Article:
According to Gal. 4:28, 29 Isaac represents which person--the spiritual person or the fleshly person?

According to Gal. 4:29 what kind of relationship will the fleshly person have with the spiritual person?

Be careful about saying the spiritual person will not be in conflict. The truth is that the spiritual person is going to be in conflict. He can't help it unless he lives only around other spiritual persons. According to Paul conflict has the benefit of doing what (1 Cor. 11:19)?

Unfortunately the conflict a spiritual person undergoes is not necessarily between him and a non-spiritual person. It can be a conflict within himself or between himself and himself. According to Paul what 2 forces wage war WITHIN the Christian (Gal. 5:17)?

When you follow the Spirit, your new nature within you is energized; however, you still have the OLD YOU living within you, the OLD YOU you were born with. The Old You is not willing to give up control of your life. He had control for all those years, and until Christ returns or you die, you are going to have to deal with this OLD YOU.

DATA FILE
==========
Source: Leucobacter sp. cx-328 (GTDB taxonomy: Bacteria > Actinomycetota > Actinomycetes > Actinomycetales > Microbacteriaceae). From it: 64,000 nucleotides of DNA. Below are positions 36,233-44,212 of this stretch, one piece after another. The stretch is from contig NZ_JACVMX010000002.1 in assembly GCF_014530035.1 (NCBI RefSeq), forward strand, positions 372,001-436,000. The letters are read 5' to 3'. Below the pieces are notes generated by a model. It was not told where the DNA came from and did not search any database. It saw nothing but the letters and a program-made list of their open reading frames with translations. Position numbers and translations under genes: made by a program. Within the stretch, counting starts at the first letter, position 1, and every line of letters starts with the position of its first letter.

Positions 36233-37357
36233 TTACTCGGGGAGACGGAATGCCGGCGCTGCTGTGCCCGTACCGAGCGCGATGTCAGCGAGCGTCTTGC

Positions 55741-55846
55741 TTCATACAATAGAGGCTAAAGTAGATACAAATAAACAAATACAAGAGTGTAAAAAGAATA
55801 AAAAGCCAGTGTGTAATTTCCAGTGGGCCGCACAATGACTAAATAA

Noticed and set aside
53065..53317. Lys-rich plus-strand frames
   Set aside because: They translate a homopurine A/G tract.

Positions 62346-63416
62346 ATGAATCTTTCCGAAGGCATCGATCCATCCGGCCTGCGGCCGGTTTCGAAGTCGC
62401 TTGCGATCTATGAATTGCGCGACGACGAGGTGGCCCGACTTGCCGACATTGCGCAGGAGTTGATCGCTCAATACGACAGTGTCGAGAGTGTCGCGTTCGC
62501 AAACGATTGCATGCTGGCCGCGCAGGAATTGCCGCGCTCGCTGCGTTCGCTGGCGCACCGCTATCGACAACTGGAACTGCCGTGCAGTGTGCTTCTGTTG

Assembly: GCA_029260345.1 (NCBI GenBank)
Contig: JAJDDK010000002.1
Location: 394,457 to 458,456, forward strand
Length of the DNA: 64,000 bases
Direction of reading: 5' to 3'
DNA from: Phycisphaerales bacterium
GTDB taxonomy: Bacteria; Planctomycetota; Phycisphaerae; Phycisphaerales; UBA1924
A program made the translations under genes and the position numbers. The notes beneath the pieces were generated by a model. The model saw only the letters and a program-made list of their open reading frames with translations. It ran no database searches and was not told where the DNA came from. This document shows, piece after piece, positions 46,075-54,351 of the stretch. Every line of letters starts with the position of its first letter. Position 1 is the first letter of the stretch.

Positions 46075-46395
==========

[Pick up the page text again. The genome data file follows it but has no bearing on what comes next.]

One of the classic books in Christian literature is Pilgrim's Progress. In this book John Bunyan details the pilgrimage Christian has to take before he can get to the Celestial City (Heaven). Even though he has victories over the Giant of Despair, the Slough of Despond, the Lord over Vanity Fair, and Apollyon, Christian almost blows it at the end. Between the land of earth and the Celestial City runs a river which Christian must cross to get to the Celestial City. As he steps into the river, Christian begins to sink. All the guilt and fears of his past sins are pulling him down into the bottom of the river, leading to certain death. Even at the end of his life, the old Christian within him refuses to give up. Christian's friend Hope though talks Christian back to faith in Jesus so that he makes it safely across the river.